In considering the timing of a proposal we have borne in mind the generally poor human rights record of the Czechoslovak Government and the May 29 arrests of the Charter 77 activists.5 We do not believe that we should defer making a proposal on these grounds. In fact, given the apparent differences within the Czechoslovak leadership on the issue of whether to proceed with the trials of the Charter 77 activists, we believe that prompt tabling of a claims/gold proposal might help to tilt the balance against those arguing for harsh punishment. In any event, we expect the claims/gold negotiations to drag out for a considerable time given our tough proposal, and we can adjust the pace—and even suspend the negotiations if necessary—in order to react to the outcome of the trials. We will of course make our disapproval of any trials of Charter 77 activists very clear to the Czechoslovaks in both the bilateral and CSCE contexts when and if such trials occur.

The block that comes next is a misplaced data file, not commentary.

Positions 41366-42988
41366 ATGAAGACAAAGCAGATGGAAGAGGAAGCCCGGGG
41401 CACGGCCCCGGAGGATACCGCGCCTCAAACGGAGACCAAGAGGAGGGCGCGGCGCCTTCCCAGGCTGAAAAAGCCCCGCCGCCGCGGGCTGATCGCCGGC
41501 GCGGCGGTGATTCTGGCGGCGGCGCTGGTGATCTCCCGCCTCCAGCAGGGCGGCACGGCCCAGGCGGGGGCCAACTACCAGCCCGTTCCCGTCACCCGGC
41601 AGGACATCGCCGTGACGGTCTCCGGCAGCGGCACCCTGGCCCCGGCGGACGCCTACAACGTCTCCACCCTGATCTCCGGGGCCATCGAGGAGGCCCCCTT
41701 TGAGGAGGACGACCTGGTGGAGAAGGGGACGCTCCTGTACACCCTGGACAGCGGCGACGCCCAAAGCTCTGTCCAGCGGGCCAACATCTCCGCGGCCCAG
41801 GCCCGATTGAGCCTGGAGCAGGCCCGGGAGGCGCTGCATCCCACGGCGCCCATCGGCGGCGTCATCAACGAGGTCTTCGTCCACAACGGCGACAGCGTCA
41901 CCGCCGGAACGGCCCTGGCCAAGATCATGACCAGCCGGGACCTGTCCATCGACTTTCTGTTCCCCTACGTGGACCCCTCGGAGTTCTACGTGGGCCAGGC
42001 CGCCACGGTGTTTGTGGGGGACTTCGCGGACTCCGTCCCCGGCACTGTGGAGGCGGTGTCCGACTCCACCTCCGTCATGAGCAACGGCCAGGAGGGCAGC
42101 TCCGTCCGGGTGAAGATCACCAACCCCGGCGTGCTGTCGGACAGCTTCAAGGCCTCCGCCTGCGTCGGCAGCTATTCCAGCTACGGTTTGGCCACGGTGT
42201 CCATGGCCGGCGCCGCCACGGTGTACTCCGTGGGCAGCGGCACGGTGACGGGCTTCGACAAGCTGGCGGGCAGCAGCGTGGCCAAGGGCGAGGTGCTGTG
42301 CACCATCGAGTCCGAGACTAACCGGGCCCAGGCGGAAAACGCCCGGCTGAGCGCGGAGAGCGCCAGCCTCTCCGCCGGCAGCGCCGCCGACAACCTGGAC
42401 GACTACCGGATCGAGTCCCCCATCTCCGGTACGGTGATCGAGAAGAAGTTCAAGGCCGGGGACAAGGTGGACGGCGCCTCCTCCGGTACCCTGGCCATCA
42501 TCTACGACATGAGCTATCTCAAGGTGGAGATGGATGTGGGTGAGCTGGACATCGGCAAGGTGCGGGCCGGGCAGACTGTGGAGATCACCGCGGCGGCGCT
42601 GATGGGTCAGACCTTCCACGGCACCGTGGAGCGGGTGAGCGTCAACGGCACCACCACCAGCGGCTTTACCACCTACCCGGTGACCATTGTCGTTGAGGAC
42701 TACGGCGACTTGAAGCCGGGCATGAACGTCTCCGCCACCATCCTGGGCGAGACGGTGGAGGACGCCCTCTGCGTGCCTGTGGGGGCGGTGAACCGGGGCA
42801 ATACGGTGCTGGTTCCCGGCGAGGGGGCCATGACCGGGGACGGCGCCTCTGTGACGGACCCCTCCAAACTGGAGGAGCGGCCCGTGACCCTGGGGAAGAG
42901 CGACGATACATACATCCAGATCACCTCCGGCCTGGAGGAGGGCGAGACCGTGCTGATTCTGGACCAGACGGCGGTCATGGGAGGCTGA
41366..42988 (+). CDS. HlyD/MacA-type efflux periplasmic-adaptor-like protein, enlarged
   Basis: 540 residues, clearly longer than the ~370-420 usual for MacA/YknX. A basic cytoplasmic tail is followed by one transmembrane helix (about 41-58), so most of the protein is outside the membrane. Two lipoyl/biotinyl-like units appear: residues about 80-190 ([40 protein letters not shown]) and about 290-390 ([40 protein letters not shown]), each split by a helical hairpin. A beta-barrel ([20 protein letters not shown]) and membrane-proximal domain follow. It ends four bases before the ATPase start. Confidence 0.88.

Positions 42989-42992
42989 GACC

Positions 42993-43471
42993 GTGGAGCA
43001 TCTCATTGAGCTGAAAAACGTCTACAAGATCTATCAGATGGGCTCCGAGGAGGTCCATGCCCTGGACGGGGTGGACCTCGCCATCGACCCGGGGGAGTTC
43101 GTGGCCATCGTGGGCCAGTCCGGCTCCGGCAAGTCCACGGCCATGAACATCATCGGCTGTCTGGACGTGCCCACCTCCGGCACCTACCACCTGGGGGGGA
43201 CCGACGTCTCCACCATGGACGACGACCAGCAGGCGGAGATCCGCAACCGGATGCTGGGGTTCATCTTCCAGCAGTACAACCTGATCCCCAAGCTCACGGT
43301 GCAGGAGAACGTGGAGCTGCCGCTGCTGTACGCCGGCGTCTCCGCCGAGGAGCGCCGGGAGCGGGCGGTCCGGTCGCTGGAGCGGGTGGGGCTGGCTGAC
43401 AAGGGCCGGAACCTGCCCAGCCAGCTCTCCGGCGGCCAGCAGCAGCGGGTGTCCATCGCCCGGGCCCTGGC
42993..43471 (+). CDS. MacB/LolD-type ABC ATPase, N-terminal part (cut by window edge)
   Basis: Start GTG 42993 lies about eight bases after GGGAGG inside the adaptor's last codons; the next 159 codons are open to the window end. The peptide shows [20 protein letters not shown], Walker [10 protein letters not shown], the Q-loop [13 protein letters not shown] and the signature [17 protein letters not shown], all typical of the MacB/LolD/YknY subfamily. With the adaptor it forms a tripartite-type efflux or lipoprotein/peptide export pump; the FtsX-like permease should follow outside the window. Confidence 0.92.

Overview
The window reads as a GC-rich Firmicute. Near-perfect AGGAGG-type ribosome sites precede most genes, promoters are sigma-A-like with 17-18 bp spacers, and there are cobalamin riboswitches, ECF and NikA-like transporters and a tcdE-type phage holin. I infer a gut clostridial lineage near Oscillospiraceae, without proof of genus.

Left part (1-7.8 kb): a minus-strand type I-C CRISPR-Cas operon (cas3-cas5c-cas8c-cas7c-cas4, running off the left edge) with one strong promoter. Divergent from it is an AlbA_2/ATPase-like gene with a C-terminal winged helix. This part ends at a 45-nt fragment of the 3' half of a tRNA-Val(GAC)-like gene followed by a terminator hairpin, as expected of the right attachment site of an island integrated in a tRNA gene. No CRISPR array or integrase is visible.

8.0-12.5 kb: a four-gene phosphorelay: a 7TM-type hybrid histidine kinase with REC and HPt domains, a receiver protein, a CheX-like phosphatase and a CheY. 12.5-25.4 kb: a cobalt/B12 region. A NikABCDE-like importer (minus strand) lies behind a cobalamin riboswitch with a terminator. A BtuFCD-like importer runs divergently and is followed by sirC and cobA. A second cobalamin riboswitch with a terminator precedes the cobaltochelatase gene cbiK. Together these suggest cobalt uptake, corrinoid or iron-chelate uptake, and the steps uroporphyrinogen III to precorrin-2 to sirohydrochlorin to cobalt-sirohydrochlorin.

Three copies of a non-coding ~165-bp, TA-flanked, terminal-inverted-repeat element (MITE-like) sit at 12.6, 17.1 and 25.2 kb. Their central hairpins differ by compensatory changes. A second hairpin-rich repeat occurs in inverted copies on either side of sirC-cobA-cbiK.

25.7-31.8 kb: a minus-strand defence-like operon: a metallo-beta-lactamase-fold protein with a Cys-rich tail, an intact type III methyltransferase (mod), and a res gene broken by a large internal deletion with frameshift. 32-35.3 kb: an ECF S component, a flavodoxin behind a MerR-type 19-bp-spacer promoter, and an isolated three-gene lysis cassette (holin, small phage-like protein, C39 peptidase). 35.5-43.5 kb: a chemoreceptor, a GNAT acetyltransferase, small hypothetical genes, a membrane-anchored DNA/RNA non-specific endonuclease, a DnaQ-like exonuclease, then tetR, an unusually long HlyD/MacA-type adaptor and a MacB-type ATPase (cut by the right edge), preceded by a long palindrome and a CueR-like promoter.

Section 408 of the Trade Act of 1974 directed that the 1974 ad referendum claims settlement agreement with Czechoslovakia be renegotiated and submitted to Congress for its approval. All of the Members of Congress with whom we have spoken or with whom the issue has been discussed, including Senator Long who was chiefly responsible for the Congressional repudiation of the 1974 agreement, clearly favor moving ahead to resolve this matter. We believe that we will be able to negotiate a new agreement providing enough compensation for the American claimants to be acceptable to Senator Long. Treasury and we plan to consult with key Members of Congress, including Senator Long, before tabling the new proposal and to continue consultations with them throughout the negotiations. Now that the US/PRC claims settlement agreement has been accepted by Congress and a US/PRC [Page 328] trade agreement has been signed,6 we do not anticipate Congressional opposition to negotiations with the Czechoslovak Government. Given the substantial increase in the price of gold since 1974 and the more than $175 million which will accrue to the Czechoslovaks with the return of the gold, we may nevertheless encounter the criticism that any settlement short of 100% is too low.